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Countess Elizabeth Báthory (Báthory Erzsébet in Hungarian, Alžbeta Bátoriová(-Nádašdy) in Slovak), August 7?, 1560 – August 21, 1614), the Bloody Lady of Čachtice, was a Hungarian countess who lived in the Čachtice Castle near Trenčín, in present-day Slovakia.She is considered the most famous serial killer in Slovak and Hungarian history. She spent most of her life at the Čachtice Castle, and dabbled in the occult. After her husband's death, she and her four alleged collaborators were accused of torturing and killing between 600 and 700 girls and young women. In 1611, she was imprisoned in solitary confinement, where she stayed until her death three years later. Her nobility allowed her to avoid an immediate execution. However, three of her four alleged collaborators were put to death.The Bathory case inspired many stories, featuring the Countess bathing in her victims' blood in order to retain her youth. This inspired another nickname, the "Blood Countess".
Vlad III the Impaler (Vlad Ţepeş in common Romanian reference; also known as Vlad Dracula or Vlad Drăculea and Kazıklı Voyvoda in Turkish; November or December, 1431 – December 1476) was voivode (prince) of Wallachia, now part of Romania. His three reigns were in 1448, in 1456-1462, and in 1476.His Romanian surname Draculea (transliterated as Dracula in foreign languages of the historical documents where his name is mentioned) seems to come from his father's surname Dracul (see Vlad II Dracul); the latter was a member of the Order of the Dragon created by Emperor Sigismund. Vlad's family had two factions, the Drăculeşti and the Dăneşti.His post-mortem moniker of Ţepeş (Impaler) originated in his preferred method for executing his opponents, impalement - as popularized by medieval Transylvanian pamphlets. In Turkish, he was known as Kazıklı Bey (Impaler Prince). Vlad was referred to as Dracula in a number of documents of his times, mainly the Transylvanian Saxon pamphlets and The Annals of Jan Długosz.Outside Wallachia he was known by the exaggerated tales of atrocities (many of which stem from records of debatable authenticity) and even more so — the title of vampire, and it has been suggested that his surname Dracula was the source of inspiration for the name of the main character of Bram Stoker's 1897 horror novel, Dracula.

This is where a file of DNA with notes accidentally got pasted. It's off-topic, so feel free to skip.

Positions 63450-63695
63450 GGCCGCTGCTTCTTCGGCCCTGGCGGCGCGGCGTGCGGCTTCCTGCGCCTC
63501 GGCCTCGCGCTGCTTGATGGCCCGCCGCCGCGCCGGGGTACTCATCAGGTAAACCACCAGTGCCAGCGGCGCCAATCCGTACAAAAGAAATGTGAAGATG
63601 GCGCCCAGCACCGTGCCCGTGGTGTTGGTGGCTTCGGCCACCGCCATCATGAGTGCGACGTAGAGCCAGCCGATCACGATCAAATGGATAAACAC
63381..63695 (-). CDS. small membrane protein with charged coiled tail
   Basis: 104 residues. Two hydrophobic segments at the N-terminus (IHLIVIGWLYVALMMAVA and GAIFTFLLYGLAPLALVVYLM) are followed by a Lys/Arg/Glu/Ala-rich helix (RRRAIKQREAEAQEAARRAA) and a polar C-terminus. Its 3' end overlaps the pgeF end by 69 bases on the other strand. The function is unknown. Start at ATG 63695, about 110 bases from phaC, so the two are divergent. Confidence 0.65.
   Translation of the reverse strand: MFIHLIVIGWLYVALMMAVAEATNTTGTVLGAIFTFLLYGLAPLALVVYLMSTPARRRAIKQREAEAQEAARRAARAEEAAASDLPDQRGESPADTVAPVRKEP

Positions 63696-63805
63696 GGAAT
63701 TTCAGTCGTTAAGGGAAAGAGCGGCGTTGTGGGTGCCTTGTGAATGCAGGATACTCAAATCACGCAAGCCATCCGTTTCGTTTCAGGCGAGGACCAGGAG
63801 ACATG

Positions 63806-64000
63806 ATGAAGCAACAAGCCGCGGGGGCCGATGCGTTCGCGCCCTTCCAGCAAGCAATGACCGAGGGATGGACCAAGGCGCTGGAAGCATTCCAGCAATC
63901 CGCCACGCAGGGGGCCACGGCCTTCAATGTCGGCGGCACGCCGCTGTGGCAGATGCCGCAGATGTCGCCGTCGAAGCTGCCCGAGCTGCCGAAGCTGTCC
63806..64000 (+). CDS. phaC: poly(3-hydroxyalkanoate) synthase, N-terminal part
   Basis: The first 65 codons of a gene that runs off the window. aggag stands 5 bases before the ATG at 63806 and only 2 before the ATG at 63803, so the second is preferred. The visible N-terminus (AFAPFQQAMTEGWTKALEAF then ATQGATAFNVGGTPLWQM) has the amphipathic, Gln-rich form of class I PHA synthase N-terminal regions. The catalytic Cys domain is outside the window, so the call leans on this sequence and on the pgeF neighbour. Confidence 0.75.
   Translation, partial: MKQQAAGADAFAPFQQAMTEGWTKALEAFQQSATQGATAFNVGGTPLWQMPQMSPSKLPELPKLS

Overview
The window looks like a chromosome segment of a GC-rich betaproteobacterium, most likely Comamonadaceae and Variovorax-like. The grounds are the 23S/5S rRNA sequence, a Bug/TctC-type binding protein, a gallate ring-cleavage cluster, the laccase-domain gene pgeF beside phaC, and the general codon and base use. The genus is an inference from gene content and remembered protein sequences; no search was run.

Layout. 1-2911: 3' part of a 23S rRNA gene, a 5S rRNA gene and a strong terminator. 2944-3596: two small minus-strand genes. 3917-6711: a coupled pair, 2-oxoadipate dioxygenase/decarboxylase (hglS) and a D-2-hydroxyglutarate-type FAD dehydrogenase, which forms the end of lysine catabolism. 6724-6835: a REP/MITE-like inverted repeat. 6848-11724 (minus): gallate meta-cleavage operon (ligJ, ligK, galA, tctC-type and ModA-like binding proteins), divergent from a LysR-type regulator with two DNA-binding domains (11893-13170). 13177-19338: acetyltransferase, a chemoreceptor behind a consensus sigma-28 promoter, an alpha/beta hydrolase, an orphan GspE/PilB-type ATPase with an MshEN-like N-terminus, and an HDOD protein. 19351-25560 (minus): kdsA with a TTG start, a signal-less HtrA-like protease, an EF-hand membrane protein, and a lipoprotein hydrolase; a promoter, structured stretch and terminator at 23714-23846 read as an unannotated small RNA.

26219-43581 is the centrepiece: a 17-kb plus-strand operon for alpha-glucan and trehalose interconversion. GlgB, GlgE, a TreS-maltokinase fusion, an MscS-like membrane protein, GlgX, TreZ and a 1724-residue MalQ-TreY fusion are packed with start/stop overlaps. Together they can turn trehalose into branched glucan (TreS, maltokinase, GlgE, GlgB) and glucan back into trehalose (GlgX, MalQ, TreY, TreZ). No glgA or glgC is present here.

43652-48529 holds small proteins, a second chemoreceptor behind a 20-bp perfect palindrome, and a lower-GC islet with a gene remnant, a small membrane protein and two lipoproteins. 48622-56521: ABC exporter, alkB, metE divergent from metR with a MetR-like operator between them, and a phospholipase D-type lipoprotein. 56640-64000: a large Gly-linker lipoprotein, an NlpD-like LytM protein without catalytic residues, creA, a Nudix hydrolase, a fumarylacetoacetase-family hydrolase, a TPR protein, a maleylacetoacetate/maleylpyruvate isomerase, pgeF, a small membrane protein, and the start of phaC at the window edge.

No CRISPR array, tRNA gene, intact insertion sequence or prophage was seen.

Nowadays, some people argue that vampire stories might have been influenced by a rare illness called porphyria. The disease disrupts the production of heme. People with extreme but rare cases of this hereditary disease can be so sensitive to sunlight that they can get a sunburn through heavy cloud cover, causing them to avoid sunlight — although it should be noted that the idea that vampires are harmed by sunlight is largely from modern fiction and not the original beliefs. Certain forms of porphyria are also associated with neurological symptoms, which can create psychiatric disorders. However, the hypotheses that porphyria sufferers crave the heme in human blood, or that the consumption of blood might ease the symptoms of porphyria, are based on a severe misunderstanding of the disease. There is no real evidence to suggest that porphyria had anything to do with the development of the original folklore, as the hypothesis is mainly based off the characteristics of the modern vampire in any case. Others argue that there might be a relationship between vampirism and rabies, since people suffering from this disease would avoid sunlight and looking into mirrors and would froth at the mouth. This froth could sometimes look like blood, being red in colour. However, like porphyria, there is little evidence to prove any links between vampires and rabies.